It's been over a week since I finished The Lost Garden by Helen Humphreys and I'm still not sure what to say about it. On one hand, I feel like I should be writing something beautiful and poetic to do justice to such a wonderful novel. On the other, I want to give away as few details of the story as possible so that anyone else who decides to read it can fully experience it for themselves.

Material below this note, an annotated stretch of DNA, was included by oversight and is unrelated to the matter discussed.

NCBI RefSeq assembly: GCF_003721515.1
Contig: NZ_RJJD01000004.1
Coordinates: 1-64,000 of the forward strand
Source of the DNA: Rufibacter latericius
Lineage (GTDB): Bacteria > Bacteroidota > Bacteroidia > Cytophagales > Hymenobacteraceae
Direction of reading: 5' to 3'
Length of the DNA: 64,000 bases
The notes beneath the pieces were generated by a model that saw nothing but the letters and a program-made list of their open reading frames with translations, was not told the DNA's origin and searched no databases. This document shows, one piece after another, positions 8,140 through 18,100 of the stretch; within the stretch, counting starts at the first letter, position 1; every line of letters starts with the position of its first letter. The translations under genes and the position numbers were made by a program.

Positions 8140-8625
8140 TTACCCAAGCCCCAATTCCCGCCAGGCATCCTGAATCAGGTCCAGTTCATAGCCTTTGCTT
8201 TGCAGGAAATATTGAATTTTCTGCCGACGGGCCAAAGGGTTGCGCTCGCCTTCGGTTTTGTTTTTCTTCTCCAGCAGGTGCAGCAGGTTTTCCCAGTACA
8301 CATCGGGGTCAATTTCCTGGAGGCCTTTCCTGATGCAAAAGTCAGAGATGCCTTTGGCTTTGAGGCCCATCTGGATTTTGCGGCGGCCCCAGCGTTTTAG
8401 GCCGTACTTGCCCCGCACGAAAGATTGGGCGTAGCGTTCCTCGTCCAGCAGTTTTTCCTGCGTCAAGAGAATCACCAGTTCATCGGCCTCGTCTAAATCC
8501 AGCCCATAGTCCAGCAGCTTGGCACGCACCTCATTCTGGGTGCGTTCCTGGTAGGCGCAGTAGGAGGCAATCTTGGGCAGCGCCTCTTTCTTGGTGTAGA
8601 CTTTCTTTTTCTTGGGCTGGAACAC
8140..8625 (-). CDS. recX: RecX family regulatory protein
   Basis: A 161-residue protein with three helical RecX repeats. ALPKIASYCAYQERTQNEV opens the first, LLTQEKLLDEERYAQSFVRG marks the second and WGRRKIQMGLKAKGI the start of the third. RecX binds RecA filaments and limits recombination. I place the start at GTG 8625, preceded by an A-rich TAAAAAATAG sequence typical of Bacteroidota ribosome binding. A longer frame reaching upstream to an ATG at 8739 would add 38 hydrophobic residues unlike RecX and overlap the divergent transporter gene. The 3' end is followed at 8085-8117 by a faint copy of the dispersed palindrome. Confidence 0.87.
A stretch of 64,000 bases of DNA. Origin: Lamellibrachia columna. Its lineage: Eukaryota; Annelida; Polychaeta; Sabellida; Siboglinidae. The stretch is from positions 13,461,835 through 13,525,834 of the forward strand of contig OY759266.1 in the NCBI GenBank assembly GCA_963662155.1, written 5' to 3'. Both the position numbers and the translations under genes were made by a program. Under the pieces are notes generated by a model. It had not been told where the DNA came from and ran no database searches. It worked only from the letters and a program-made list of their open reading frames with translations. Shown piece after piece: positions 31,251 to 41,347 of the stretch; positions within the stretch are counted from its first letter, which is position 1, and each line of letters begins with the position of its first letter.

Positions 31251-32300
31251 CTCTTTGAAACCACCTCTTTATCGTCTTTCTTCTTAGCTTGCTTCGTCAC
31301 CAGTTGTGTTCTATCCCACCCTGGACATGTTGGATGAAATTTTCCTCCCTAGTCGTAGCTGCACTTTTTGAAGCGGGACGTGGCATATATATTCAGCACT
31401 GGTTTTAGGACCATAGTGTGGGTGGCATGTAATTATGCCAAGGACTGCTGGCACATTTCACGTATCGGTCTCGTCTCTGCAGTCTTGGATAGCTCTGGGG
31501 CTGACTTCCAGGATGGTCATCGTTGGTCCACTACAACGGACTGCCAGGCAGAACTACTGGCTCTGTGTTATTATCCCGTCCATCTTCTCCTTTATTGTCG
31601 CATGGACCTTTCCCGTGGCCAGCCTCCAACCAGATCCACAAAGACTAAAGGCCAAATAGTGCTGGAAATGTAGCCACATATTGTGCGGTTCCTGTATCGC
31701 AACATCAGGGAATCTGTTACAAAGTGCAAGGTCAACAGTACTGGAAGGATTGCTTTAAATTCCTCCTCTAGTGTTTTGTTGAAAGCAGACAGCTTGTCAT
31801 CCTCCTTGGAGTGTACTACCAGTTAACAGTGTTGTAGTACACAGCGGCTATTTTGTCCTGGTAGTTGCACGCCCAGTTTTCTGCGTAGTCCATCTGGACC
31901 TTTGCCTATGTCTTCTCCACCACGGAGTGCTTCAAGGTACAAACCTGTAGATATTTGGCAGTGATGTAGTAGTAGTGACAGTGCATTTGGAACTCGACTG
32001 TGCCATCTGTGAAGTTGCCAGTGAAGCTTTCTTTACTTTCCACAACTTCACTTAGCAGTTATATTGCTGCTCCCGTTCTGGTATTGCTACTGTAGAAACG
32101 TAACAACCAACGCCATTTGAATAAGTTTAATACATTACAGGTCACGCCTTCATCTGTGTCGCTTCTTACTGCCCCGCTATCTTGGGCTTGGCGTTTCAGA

I've decided to give my second concern precedence, so all I'll reveal about the story is that it centers around Gwen Davis, a lonely, thirty-something horticulture expert who flees WWII London for the English countryside where she takes up a post in the Land Army, leading a group of girls who plant and harvest crops on the grounds of an old estate. One recurring theme that Gwen returns to throughout the book is her affinity for Virginia Woolf's writing. At one point, remembering her reaction to one of Woolf's novels, Gwen thinks, "I kept expecting the story to drop me, but it held me up, kept me buoyant". This quote perfectly describes how I felt about The Lost Garden. It's a small novel (under 200 pages) that I could have polished off in a couple of hours, but I kept setting it aside, consciously wanting to savor every moment of the story and extend the experience of reading it for as long as possible. The writing is word-perfect, using deliberate and gorgeous prose to explore the ways in which relationships that are fleeting, ephemeral, or even largely internalized, still have the power to add love and meaning to a life. I truly can't recommend this book highly enough, even though I can't seem to find a more eloquent way of describing it.